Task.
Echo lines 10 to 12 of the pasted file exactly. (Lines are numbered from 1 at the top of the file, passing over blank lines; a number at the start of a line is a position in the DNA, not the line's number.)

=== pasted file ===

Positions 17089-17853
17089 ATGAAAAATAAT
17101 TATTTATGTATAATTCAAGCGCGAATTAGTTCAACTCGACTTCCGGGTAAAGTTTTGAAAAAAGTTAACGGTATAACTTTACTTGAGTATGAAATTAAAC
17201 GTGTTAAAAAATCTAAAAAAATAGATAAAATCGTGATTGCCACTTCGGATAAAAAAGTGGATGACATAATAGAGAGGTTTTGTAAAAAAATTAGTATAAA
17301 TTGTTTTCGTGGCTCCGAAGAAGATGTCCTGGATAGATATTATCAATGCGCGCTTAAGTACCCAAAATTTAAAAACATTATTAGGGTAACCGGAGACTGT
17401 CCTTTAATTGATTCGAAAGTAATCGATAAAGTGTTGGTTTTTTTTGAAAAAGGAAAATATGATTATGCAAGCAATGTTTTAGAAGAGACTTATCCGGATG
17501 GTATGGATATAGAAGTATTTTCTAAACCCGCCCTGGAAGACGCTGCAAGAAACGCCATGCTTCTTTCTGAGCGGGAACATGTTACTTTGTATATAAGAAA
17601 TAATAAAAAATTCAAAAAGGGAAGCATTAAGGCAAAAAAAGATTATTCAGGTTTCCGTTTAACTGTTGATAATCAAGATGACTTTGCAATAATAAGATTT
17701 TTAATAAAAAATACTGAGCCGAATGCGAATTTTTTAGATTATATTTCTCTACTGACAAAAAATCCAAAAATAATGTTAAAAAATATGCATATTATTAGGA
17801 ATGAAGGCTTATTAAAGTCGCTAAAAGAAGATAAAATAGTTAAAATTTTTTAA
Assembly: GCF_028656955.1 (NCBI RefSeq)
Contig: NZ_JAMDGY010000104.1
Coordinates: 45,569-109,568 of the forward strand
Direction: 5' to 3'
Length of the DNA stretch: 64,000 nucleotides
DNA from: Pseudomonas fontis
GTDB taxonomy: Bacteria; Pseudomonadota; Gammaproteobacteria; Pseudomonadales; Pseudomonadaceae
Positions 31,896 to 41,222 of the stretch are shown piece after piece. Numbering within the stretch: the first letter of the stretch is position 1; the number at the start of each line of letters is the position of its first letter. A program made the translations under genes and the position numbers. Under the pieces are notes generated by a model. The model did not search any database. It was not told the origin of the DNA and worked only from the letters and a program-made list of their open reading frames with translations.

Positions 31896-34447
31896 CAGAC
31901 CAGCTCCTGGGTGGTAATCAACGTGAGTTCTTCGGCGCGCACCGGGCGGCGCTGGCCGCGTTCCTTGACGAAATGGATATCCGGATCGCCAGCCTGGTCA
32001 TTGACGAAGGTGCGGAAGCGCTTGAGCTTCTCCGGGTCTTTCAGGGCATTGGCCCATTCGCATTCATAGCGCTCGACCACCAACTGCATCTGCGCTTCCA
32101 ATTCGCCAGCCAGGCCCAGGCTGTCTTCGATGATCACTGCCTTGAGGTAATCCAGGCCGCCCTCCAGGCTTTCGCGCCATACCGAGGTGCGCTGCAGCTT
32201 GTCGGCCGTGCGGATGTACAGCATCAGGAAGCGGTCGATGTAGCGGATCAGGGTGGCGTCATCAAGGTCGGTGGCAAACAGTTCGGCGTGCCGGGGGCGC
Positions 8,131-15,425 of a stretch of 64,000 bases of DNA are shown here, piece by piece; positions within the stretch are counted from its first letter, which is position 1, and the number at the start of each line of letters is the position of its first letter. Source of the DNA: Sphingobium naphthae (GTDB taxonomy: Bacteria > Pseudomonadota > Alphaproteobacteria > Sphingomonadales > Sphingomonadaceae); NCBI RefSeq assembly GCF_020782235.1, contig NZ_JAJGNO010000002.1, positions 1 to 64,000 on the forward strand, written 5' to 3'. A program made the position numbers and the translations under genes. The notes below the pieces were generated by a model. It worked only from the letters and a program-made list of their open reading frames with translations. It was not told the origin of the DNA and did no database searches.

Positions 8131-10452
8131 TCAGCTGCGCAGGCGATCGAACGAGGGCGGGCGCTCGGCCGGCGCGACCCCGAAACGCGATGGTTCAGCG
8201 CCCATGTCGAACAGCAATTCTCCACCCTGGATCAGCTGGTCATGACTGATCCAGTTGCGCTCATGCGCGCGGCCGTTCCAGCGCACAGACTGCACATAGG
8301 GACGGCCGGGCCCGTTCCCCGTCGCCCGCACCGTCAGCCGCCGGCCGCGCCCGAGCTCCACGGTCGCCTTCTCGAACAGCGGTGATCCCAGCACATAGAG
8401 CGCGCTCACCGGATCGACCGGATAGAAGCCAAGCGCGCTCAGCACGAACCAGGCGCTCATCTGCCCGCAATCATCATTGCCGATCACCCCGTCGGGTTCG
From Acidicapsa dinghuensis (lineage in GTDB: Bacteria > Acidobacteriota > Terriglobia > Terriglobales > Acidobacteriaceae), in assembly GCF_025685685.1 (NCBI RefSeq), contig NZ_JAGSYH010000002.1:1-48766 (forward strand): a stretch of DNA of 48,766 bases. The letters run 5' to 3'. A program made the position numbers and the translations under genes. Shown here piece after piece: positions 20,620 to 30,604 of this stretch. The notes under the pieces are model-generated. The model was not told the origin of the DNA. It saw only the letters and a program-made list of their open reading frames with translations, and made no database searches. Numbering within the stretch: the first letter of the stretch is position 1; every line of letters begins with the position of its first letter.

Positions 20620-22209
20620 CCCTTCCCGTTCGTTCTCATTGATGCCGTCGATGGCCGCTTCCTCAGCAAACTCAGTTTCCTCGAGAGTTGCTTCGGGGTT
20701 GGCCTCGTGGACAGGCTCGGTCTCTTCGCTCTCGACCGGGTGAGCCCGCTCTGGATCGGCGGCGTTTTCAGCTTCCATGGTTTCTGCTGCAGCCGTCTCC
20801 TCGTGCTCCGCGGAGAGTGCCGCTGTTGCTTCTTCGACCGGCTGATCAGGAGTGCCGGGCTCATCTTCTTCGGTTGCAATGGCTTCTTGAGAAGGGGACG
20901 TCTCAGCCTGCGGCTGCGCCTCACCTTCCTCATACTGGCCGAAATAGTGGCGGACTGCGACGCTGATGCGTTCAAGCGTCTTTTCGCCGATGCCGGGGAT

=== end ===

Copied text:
17801 ATGAAGGCTTATTAAAGTCGCTAAAAGAAGATAAAATAGTTAAAATTTTTTAA
Assembly: GCF_028656955.1 (NCBI RefSeq)
Contig: NZ_JAMDGY010000104.1